Trucking troubles in Idaho hit effort to boost exports

Idaho’s geography and small output combine with a driver shortage to limit access. Its shipments of goods are growing faster than the national average.

MEDILL NEWS SERVICEJanuary 3, 2014 

  • U.S. exports rise but are still likely to fall short of Obama’s goal

    The U.S. is in the midst of a push to increase exports, one that began in January 2010, when President Barack Obama announced the National Export Initiative in his State of the Union address.

    “The more products we make and sell to other countries, the more jobs we support right here in America,” Obama said.

    The executive order called for doubling exports from 2009 levels within five years as a way to boost the nation’s sluggish post-recession economic recovery. Obama outlined a strategy of assisting small businesses with exports, ramping up export promotion, and opening new markets to U.S. goods and services.

    Exports have increased each year since the initiative launched, and so have jobs. Exports of goods and services supported 9.7 million jobs in the U.S. in 2011, an increase of 1.2 million since 2009, according to the Obama administration.

    But current trends indicate that the country isn’t increasing exports fast enough to meet the administration’s target or to narrow a trade deficit that’s widened fivefold over the past two decades.

    Reaching the initiative’s export goal requires annual growth of about 15 percent, economists projected. The current growth rate falls short, according to Ryan Donahue, a Brookings Institution researcher.

    If growth continues at the average rate of 11.9 percent during the initiative’s first three years, total annual exports at the end of 2014 will be $2.77 trillion, about $390 billion short of the target, Donahue said. That means they would have risen about 75 percent.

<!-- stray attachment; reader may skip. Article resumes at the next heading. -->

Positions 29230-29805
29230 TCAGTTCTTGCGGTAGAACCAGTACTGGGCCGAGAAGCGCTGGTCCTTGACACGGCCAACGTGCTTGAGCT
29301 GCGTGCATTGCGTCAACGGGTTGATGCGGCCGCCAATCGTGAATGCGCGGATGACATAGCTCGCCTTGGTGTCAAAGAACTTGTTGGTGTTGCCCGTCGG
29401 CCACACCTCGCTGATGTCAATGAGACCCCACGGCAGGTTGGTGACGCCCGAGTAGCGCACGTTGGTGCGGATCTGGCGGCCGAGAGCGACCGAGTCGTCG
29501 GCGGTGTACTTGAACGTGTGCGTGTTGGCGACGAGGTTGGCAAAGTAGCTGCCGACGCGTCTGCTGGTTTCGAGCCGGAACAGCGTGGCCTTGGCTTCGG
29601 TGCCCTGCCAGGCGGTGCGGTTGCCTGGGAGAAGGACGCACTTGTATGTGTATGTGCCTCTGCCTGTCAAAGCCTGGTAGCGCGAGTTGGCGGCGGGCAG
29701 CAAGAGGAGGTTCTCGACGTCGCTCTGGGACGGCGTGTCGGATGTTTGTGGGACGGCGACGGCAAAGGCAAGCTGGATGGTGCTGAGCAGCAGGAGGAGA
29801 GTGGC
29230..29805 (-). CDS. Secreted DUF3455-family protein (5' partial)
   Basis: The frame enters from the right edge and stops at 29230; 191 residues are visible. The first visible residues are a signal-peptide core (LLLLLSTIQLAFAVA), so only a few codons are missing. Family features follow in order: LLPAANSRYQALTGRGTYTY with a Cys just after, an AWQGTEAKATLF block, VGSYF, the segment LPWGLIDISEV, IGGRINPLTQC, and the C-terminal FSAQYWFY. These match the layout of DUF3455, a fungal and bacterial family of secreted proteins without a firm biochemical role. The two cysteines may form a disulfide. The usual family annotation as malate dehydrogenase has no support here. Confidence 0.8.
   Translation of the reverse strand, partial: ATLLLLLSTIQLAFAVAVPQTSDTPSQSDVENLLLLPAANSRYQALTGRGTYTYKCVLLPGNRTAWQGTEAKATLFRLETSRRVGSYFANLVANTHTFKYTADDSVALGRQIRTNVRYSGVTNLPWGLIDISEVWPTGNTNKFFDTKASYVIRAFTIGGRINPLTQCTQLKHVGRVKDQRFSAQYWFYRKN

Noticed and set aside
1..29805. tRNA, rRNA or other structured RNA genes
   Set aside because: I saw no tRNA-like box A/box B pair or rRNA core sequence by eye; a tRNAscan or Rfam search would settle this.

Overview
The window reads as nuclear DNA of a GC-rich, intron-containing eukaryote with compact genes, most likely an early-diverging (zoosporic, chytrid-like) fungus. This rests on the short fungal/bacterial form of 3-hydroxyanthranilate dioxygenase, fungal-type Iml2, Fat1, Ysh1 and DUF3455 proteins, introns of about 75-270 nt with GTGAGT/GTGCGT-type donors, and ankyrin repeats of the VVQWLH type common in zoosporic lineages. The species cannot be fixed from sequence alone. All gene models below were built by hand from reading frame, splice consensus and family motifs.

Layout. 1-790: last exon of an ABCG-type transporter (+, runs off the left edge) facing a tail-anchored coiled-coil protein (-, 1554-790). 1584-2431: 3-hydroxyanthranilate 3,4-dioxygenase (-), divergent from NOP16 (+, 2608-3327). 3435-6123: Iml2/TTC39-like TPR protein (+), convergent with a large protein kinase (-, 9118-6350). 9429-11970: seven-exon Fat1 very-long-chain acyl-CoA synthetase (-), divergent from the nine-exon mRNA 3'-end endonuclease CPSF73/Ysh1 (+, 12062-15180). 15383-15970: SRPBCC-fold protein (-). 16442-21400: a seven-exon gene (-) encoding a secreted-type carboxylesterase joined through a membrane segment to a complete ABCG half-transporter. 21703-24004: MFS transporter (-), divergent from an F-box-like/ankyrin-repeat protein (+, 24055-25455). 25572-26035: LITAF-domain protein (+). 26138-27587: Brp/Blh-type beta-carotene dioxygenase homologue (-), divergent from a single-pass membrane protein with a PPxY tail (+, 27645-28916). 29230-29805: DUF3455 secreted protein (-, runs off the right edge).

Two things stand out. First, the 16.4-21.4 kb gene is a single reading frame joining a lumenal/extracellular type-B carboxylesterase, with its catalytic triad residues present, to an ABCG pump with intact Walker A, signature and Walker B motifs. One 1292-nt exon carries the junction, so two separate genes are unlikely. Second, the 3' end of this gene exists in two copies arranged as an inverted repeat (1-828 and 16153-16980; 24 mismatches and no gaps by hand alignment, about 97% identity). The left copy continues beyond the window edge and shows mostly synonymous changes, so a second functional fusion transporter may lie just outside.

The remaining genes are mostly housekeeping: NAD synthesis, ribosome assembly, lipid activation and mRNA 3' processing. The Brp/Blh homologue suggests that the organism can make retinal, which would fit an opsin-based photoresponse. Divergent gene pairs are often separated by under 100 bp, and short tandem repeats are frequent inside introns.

“How realistic the goal is even from its outset was probably a little too ambitious,” Wells Fargo economist Tim Quinlan said.

    Medill News Service

WASHINGTON — As many states look to increase their global exports, one of the biggest challenges is among the most basic: finding ways to move products so they’re ready to be shipped overseas.

In Idaho, wheat, vegetables and dairy products were among the top agricultural exports in 2012, according to the Idaho Department of Agriculture. The products were destined for Canada, Mexico, China and Japan.

But the state’s location sometimes limits local businesses’ ability to ship exports abroad efficiently, fueling a reliance on truck drivers to haul goods to transfer points such as Seattle, Portland and Oakland, said Jan Roeser, a regional economist at the Idaho Department of Labor.

“We can’t even get enough trucks,” said Bill Newbry, the chief executive officer of the Pacific Northwest Farmers Cooperative, which represents more than 750 farmers in the Idaho and Washington region. “We could utilize 12 to 15 a day, and we’re lucky to get three or four. It’s very, very difficult to get the commodity out on time.”

There’s a river port in Lewiston, about 465 miles from the Pacific Ocean, but some Central and Southern Idaho businesses aren’t able to access it easily, Roeser said.

In 2011, about 500,000 tons of wheat were shipped from the port, and that increased to about 725,000 in 2012, according to port records. The number of container shipments from the port dropped from about 13,000 in 2007 to 5,000 in 2012, however.

The container decline “has been a function of the Great Recession,” said David Doeringsfeld, manager of the Port of Lewiston. “We’re not trying to become a West Coast port. What we’re doing is providing for the region the least-cost method for local businesses.”

Limited access to freight rail is another problem Idaho businesses face.

“We don’t have as many goods as others might, so we don’t get preferential treatment by the railroads,” Roeser said. “We have smaller amounts, smaller goods, and it just doesn’t pay for them to stop and pick up what we have.”

Although the demand for truck drivers continues to increase, experts say that trucking companies face recruitment challenges, which further limits the state’s ability to increase global exports.